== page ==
Right. I think that that works wonderful. And people love to tell their story. Everybody loves their story and what they do differently and why they’re better than, you know, the plumber down the street. Sure. Sure. It seems that with the changing consumer behaviors and more do it yourself policyholder’s. They don’t necessarily want to talk to people or talk to an agent and they will go online to get a quote and you turn on the TV or whatever the case might be.


And there’s all sorts of ads to, you know, get insurance on your cell phone in 15 minutes or 15 seconds or whatever the case might be. I wonder if those platforms even have an option or a medium to tell your qualitative story, or is it just here’s your address, here’s your values, here’s your payroll, here’s your sales, here’s your premium.


It seems to me like for those risks that are either exceptional risks that are better than average need, that agency representation, that mouthpiece to the to the companies, whereas the clients that, let’s say, have poor experience, probably also need some counseling on how they can make changes in their business to get to that that’s best in class place. So I imagine you must see clients on all sides of the spectrum. Right. So are they different conversations? Absolutely.


They are in conversations. And sometimes people sometimes people are more interested. So they want they want to know more. They want to know how they can affect or, you know, increase make make themselves more marketable when other times people unfortunately, sometimes they don’t. They don’t they don’t feel the need for it or they don’t think that it matters as much until it becomes too late. And then they have to start from square one. Right. Right.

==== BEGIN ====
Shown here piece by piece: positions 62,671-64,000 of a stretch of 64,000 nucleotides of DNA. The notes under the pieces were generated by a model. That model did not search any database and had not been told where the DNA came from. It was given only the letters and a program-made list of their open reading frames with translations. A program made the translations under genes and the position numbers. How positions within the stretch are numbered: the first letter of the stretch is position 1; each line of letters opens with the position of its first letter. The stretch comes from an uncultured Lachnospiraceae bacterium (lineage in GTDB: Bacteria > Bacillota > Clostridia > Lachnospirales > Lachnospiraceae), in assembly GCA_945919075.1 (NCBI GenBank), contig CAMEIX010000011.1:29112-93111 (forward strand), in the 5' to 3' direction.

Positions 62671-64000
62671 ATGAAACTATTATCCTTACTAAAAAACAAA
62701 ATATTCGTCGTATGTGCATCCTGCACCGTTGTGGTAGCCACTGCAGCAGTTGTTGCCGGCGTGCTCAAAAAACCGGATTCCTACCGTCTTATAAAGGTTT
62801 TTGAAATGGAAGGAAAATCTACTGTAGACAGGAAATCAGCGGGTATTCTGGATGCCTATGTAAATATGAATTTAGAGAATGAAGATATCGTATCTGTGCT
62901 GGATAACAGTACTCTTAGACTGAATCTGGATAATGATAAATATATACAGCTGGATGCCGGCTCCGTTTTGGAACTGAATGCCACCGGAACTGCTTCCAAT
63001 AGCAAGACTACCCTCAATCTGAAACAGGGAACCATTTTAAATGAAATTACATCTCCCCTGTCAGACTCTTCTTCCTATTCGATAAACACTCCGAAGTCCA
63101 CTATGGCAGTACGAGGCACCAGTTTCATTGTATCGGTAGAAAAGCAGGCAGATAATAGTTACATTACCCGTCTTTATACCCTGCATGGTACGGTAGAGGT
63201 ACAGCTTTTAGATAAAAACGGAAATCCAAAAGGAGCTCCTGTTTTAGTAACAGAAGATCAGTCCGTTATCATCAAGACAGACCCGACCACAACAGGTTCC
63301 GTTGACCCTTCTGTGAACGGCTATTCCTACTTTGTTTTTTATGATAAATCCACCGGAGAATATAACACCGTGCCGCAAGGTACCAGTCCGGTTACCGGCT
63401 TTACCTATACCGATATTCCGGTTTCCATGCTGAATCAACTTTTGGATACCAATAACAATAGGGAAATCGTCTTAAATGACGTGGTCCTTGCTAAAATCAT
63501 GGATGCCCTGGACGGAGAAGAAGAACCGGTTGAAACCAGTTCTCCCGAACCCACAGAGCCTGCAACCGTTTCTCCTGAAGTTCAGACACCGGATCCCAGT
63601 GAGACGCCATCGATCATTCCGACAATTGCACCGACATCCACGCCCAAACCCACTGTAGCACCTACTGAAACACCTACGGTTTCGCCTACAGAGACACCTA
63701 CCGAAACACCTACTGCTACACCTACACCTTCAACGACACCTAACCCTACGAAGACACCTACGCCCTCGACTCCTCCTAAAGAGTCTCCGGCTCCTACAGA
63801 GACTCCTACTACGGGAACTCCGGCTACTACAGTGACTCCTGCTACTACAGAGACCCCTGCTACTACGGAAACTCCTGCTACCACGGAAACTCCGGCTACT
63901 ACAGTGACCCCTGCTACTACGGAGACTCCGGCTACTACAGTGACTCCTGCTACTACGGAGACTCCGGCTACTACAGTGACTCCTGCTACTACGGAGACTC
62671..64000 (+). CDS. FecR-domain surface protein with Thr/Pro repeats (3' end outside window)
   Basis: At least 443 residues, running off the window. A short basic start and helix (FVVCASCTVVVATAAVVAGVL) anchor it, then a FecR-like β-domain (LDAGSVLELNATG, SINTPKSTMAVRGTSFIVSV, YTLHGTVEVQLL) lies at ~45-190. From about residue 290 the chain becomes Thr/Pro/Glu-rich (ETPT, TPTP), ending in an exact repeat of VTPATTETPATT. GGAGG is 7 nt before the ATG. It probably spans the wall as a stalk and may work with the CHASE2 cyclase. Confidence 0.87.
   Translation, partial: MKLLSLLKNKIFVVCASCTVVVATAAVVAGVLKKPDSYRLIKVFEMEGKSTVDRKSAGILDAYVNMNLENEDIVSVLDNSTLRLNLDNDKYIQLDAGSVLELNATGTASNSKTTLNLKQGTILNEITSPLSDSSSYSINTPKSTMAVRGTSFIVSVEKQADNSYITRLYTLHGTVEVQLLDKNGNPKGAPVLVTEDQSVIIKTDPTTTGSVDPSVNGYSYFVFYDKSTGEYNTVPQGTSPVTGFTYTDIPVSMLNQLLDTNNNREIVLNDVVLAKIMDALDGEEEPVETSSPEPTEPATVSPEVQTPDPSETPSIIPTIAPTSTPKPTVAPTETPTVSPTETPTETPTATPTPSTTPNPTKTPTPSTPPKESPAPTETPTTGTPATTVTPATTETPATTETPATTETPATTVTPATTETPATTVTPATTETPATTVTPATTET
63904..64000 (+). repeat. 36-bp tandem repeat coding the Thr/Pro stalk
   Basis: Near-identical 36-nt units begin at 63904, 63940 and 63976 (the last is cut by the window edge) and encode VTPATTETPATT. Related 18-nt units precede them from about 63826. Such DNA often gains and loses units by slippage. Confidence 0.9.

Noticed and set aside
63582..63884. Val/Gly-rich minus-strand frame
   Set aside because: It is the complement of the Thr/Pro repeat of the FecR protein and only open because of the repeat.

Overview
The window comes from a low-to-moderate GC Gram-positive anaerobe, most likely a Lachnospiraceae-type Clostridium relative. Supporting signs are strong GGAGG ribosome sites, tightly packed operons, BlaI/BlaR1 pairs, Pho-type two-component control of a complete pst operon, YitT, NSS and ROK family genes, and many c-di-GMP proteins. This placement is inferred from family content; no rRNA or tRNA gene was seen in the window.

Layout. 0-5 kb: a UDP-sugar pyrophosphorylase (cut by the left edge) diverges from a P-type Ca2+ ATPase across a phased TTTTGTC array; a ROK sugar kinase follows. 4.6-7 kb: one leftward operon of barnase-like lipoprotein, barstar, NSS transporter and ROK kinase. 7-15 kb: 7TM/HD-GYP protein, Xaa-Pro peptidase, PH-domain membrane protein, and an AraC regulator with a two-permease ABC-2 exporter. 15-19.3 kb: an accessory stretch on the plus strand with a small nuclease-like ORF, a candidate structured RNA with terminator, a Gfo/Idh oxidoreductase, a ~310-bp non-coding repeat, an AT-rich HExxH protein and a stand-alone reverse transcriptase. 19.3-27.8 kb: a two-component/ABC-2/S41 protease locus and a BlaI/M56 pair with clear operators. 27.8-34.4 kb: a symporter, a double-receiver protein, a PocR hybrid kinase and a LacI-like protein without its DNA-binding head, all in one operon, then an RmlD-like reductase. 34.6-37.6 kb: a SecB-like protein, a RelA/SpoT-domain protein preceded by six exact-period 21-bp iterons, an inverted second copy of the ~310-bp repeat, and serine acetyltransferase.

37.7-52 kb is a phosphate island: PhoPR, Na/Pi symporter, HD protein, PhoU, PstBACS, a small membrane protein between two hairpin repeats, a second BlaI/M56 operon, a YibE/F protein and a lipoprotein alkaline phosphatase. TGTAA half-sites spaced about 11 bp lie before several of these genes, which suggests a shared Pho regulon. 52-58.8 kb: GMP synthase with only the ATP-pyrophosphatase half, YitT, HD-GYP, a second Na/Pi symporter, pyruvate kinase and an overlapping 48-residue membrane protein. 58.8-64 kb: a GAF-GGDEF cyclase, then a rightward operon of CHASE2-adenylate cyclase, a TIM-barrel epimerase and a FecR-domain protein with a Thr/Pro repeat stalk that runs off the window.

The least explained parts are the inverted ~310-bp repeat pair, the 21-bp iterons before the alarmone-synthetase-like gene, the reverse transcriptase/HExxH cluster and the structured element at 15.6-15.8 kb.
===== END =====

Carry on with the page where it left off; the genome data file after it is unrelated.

Well, I’ll tell you. So this has been very, very insightful. I really appreciate your feedback. I think this reinforces why there’s certain things you can automate and certain things that you really need personal intervention, whether it be medical care, legal advice and certainly advice on your insurance purchases. So thank you for sharing this with us today. If people want to reach you, how is it best to to reach you?


You can reach me at the office number, which is 609-587-8030. Our website is, and I’d love to speak to anybody about any questions that they may have or any way I can help. That’s great. Well, thank you once again. Thank you again to our friends at Merchants Insurance Group for sponsoring this series. My name is Bob Mazey and I look forward to seeing you again.


Thank you for watching.

cyber insurance in the palm of man's hand

What is Cyber Liability Insurance & Why Companies Need it

Did you know that the average cost of a data breach for a public trading company is $116 million?

Technology is a business tool that you can no longer ignore, and it has made a lot of aspects of your company easier to handle. With those benefits, however, come plenty of risks.

Cyber attacks threaten to damage your firm's reputation and finances, and one way to lessen the harm is by having cyber liability insurance. This article will explore the cyber liability insurance definition and why your company needs it.

What is Cyber Liability Insurance?

Cyber liability insurance provides coverage for issues and financial repercussions that result from data breaches or cyber-related events. The insurance policy usually includes first-party and third-party coverages.